Monday, May 12, 2008

Adina Kahn advises on the do's and don'ts of pitch sessions

Recently I attended the Maryland Writers’ Association Conference and met some wonderful aspiring authors. One thing many writers take advantage of at conferences is the agent pitch session, where you have the opportunity to discuss your material, gain advice and ask if they’d be willing to accept a submission. The only problem is that in many cases you have only ten minutes to explain to the agent who you are, what your project is about, and why your book will undoubtedly be a success. The following are some recommendations on how to make the most of your ten minutes with an agent:

Don’t bury the lead. Don’t hold off on boasting about how you’re considered an expert in your field, or about the awards you’ve won, or how well your recent interview with Ann Curry went. Agents often have back-to-back meetings scheduled and we meet a lot of people at these conferences, so you want to make sure you share all the information you have that would make you stand out from the crowd before your time is up.

Practice reciting a succinct synopsis of your work. You should not take this valuable time to share every single plot point or divulge information about each minor character in your novel. If your story is too complex to explain in less than ten minutes, then agents will lose confidence that they will in turn be able to convey to editors what the story is about. Same goes for non-fiction: your idea should not be so convoluted as to make it impossible to express what you’re writing about.

Do your research. It’s a good idea to know a little bit about the agent you’ll be meeting with before your pitch session. There’s no point in wasting your time talking about your self-help book if the agent you’re meeting with only represents fiction. It’s also a good idea to know what books their agency has represented in the past. I was impressed at the conference I attended at how many people had taken the time to check out our website before meeting with me.

Ask questions. Most conferences will have a variety of panels, lectures, and seminars to choose from that are aimed at guiding you through every stage of publication. But not everyone gets called on at the panels, and not every subject can be covered in the lectures, so you will most likely have some questions that will remain unanswered. Now is your chance to get these questions answered so don’t be shy!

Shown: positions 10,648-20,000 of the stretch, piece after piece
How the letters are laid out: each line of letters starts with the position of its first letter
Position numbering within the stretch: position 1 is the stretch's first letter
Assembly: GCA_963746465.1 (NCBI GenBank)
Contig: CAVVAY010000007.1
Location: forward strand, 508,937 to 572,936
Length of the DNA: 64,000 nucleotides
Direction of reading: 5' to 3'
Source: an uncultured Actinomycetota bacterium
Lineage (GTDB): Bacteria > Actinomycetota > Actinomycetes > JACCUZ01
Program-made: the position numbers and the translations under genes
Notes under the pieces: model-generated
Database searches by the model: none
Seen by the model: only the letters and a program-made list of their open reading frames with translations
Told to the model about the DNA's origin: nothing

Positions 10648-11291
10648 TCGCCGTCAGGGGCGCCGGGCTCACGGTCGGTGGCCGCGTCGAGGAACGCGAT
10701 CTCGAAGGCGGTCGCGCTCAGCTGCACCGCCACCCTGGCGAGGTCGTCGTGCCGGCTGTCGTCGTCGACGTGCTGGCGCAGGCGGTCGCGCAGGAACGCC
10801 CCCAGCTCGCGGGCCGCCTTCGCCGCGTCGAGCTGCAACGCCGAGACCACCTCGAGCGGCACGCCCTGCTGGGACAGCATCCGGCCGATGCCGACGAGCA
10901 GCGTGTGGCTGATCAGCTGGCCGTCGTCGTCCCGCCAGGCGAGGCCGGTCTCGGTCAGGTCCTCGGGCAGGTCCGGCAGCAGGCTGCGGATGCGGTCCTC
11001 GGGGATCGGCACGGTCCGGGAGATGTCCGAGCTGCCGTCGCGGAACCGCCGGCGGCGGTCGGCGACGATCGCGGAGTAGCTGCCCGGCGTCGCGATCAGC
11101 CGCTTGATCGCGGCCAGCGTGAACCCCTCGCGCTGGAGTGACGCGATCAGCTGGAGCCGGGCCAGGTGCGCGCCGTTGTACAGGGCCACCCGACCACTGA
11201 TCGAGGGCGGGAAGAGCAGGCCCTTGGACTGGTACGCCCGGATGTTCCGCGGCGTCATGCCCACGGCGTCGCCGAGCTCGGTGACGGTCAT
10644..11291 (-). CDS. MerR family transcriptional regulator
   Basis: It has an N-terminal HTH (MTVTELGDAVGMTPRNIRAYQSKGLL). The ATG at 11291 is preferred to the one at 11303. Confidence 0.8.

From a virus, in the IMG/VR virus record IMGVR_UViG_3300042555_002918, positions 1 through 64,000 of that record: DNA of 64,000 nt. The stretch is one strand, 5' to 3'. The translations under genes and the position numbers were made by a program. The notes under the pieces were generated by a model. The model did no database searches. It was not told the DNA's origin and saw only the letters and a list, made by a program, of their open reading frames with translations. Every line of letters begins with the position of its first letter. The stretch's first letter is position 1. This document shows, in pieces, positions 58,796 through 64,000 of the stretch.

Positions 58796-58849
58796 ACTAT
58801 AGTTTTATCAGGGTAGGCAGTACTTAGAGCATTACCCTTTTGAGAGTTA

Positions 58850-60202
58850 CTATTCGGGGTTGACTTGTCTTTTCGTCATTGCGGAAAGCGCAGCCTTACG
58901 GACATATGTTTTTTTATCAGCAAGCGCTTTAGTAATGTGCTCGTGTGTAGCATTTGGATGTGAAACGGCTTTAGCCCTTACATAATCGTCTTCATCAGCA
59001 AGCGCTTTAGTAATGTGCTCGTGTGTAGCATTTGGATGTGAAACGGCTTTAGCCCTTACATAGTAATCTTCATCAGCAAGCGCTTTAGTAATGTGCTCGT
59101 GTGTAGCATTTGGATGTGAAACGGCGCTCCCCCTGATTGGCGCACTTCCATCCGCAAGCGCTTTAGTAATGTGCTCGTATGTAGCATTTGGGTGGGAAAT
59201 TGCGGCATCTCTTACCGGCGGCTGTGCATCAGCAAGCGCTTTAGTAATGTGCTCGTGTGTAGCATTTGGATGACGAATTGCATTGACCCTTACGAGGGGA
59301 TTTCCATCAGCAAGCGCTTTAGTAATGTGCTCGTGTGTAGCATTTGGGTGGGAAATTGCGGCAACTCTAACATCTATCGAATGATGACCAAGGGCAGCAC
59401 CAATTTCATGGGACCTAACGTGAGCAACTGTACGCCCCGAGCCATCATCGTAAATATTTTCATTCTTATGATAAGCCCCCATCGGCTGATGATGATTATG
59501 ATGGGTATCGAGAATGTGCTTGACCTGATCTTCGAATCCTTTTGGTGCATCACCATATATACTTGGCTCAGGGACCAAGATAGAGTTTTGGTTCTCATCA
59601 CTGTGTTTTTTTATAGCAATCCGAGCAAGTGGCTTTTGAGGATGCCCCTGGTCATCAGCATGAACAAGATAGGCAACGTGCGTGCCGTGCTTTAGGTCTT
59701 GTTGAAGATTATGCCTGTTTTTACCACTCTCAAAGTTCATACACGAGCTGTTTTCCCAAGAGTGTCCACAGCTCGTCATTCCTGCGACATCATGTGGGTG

Relax. If an agent has taken the time to attend a conference that means that they are eager to meet new authors and share their insider knowledge about the publishing industry. We are not there to criticize your work, we are there to give you honest and helpful answers and feedback.

Well, I guess my ten minutes is up. Do any of you have additional tips to share about attending pitch sessions with agents?


  1. Tip #1 for authors: Don't bring pages with you to the appointment. Do have them available just in case.

    Tip #2: Don't keep talking to the agent when your time's up. There are probably authors waiting for their turn.

    Tip #3: Thank the agent(s) for their time--for coming to the conference and for taking appointments.

    Tip for the agents: Be tough during this face-to-face time. If you're not interested, please tell us. Saves time, money, effort for everyone.


  2. Tip for authors: No matter the context of meeting an agent, do your best to relax and let your true personality out. I don't have tips for agents because I can't imagine having to sit across from potential clients and having to say no! Yikes that's a tough position to be in.

  3. I do believe I'd need a whole bottle of beta-blockers before I could go through with a pitch session. I sincerely admire anyone who can manage this sort of extemporaneous verbal surgical strike, but I'll stick to query letters and the comfort of written rejections.

  4. Katie, I agree it's a tough position to be in, but look at the advantages for both sides if the agent did say no.

    The poor author won't spend time, money, and effort on sending something the agent really doesn't want. Not to mention the nailbiting and sleepless nights of waiting and wondering.

    And the poor agent won't have to deal with responding later with a form rejection. The form rejection the author probably wasn't expecting.

    Nip it in the bud at the onset--during the appointment.


  5. Paula, I agree the fast "No" is better than any other scenario (except a yes, of course). I just meant that it must be hard to deliver the no sitting there across from the person. It's not easy to get the no, even if you understand most of the time it will be that way. The good thing about being face to face is that the agent may have some feedback...maybe???? I can't say for sure since obviously I'm not an agent. But I imagine it could be a good experience even if it's a short one.

  6. A tip for authors: Don't make an appointment with an agent or editor if you don't have a completed manuscript. I once talked with an editor who sat through a day's worth of conference-attendee appointments and had met only one author with a completed manuscript to sell.

  7. Can I bring notes? (for me, I know you don't want them :) Like maybe an index card with the points I'd like to cover?
    When I get nervous my brain goes blank. Will you think me an idiot if I need notes? I'd hate to leave that room thinking; I should have said...
    Believe me, I'm a good public speaker but when face to face with the gatekeeper of dreams...well, I might stumble.

  8. Oh, good one, Judy! I imagine that editor felt his/her time was pretty much wasted.

    Kathie, that would be a good experience. I wonder if it (getting feedback) ever happens.